Page one opened with “Annual Report of the Commissioner of Indian Affair” which includes pieces on education, reports of the training schools. The page finished with a small letter to Miss Semple. Page two had Capt. Pratt’s account of his Western Trip, as well as information on the number of...

Repository: Cumberland County Historical Society
The Morning Star (Vol. 4, No. 6)
January 1884

Page one opened with “What the Honorable, The Secretary of the Interior says his Annual Report About Indian Education”, which included statistics on treaties made with the various tribes. Page two had a piece called “ Hindrances and Helps” as well as a piece on young women helping to raise money...

Repository: Cumberland County Historical Society
The Morning Star (Vol. 5, No. 2)
September 1884

Page one started with a comparison photo of Mary Perry, John Menaul, and Bennie Thomas taken upon arrival at the school, and then one year later at their departure. Following the picture was the annual report, which was continued on page four. Page two suggested integrating Indian children into...

Repository: Cumberland County Historical Society
The Morning Star (Vol. 5, No. 5)
December 1884

Page one started with a poem titled “The Indian’s Plea” by A.F.W., followed by a report on an organization made in 1822 to help get better rights for Indians. Included is their constitution and a list of the officers. This continued onto page two where the officer’s list was. Then there was an...

Repository: Cumberland County Historical Society
The Morning Star (Vol. 5, No. 6)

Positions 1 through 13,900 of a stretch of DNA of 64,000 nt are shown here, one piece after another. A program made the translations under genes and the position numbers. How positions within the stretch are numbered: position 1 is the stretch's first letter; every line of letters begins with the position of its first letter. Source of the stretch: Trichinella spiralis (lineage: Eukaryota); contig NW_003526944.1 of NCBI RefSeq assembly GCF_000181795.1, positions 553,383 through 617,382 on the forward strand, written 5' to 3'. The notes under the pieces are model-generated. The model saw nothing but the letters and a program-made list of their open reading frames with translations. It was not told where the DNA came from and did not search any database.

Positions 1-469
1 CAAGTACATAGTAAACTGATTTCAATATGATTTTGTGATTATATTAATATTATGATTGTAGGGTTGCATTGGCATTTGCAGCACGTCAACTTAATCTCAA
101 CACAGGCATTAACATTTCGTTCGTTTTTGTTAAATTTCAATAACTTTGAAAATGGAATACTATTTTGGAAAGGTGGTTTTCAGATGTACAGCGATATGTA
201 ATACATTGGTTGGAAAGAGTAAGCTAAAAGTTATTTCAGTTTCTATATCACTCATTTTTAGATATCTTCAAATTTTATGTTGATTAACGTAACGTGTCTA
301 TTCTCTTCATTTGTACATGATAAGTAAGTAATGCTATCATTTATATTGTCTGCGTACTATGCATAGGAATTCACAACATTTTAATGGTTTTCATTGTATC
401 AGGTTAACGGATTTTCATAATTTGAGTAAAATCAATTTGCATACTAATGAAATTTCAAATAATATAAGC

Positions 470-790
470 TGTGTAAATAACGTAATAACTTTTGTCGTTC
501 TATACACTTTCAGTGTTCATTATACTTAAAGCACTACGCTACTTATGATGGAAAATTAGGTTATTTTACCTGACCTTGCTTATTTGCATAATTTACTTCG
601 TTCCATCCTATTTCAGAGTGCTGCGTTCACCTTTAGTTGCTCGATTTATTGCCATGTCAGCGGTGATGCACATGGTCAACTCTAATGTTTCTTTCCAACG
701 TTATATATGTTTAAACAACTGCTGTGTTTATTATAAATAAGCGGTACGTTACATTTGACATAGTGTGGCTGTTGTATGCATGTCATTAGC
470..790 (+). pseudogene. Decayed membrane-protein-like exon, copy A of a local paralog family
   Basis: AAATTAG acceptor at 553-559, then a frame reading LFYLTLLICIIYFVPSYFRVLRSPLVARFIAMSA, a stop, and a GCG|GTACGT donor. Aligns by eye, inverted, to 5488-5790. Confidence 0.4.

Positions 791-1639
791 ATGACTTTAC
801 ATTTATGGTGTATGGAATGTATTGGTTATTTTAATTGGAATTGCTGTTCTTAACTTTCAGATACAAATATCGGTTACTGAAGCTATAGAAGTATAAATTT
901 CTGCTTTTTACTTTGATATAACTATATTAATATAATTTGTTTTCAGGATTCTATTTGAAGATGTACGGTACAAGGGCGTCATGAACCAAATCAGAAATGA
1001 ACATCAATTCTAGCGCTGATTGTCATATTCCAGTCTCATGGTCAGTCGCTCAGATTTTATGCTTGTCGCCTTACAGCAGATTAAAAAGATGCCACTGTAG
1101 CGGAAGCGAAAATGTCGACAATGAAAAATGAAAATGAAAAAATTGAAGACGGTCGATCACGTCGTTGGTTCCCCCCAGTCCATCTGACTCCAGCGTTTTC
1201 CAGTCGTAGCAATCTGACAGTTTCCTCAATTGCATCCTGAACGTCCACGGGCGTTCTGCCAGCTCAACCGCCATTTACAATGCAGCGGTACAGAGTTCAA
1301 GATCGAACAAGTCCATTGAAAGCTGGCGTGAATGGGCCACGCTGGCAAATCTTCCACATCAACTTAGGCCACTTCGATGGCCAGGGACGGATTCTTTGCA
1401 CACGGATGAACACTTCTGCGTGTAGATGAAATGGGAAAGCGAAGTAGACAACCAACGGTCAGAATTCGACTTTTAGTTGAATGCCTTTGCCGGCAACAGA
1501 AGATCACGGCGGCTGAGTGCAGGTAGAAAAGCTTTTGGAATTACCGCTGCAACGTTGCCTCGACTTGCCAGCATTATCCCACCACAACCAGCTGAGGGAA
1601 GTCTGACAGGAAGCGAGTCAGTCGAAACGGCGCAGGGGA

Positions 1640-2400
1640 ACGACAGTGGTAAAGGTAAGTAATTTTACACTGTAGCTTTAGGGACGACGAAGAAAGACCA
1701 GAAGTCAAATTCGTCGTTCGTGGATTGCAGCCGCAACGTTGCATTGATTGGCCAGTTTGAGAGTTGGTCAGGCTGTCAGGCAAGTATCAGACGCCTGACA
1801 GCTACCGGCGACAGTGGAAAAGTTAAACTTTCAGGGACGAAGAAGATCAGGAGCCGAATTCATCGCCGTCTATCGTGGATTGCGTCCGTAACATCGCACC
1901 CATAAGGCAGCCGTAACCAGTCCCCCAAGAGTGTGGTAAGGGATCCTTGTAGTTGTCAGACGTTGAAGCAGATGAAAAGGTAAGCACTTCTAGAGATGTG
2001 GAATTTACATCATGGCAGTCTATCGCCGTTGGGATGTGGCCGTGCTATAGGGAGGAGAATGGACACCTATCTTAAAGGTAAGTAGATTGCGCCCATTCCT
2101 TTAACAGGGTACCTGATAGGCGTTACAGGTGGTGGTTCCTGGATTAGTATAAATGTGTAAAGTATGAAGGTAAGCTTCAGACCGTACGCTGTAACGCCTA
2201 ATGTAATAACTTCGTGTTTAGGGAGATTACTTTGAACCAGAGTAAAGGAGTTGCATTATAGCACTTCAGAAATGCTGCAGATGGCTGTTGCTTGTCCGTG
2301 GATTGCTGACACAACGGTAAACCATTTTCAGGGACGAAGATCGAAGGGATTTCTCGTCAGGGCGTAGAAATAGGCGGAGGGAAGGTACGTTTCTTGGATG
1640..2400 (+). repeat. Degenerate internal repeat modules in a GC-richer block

January 1885

Page one opened with an extract from Hon. Byron M. Cutcheon speech, “Our Indian Policy,” originally given to the House of Representatives. Following that was “Secretary Teller in Favor of Schools.” Page two had a list of Bills and Resolutions relating to Indians that went before congress...

Repository: Cumberland County Historical Society
The Red Man (Vol. 4, No.6)
February 1912

William B. Freer wrote about the second annual Southern Cheyenne and Arapaho Fair held in Watonga. He mentioned that between 2,000 and 2,500 Cheyenne and Arapaho attended the fair. Some of the events discussed were religious services; a lecture on tuberculosis and trachoma; and numerous...

Repository: Dickinson College Archives & Special Collections
The School News (Vol. 1, No. 10)
March 1881

It opens with the conclusion to Roman Nose’s long journey to Carlisle. He explained how at Lee he learned to mow with a scythe and milk cows, before travelling to Carlisle Barracks, where he was happy to see other Indians following the “white man’s way”. Also on the first page is a small bit...

Repository: Cumberland County Historical Society
The School News (Vol. 1, No. 11)
April 1881

The opening article was written by Michael Burns (Apache), and focused on “The Indian Question.” In it he explains how many Indians falsely believe that white men are wiser simply because they are born white, and argues that their wisdom comes not from their skin color, but from more easily...

Repository: Cumberland County Historical Society
The School News (Vol. 1, No. 8)
January 1881

Issue Eight opens with a continuation of Henry C. Roman Nose’s journey from St. Augustine, to New York city and eventually Tarrytown, New York. The next page was an editorial on the importance of Hard Work, and how Indians should strive to work hard like White men do, along with a series of...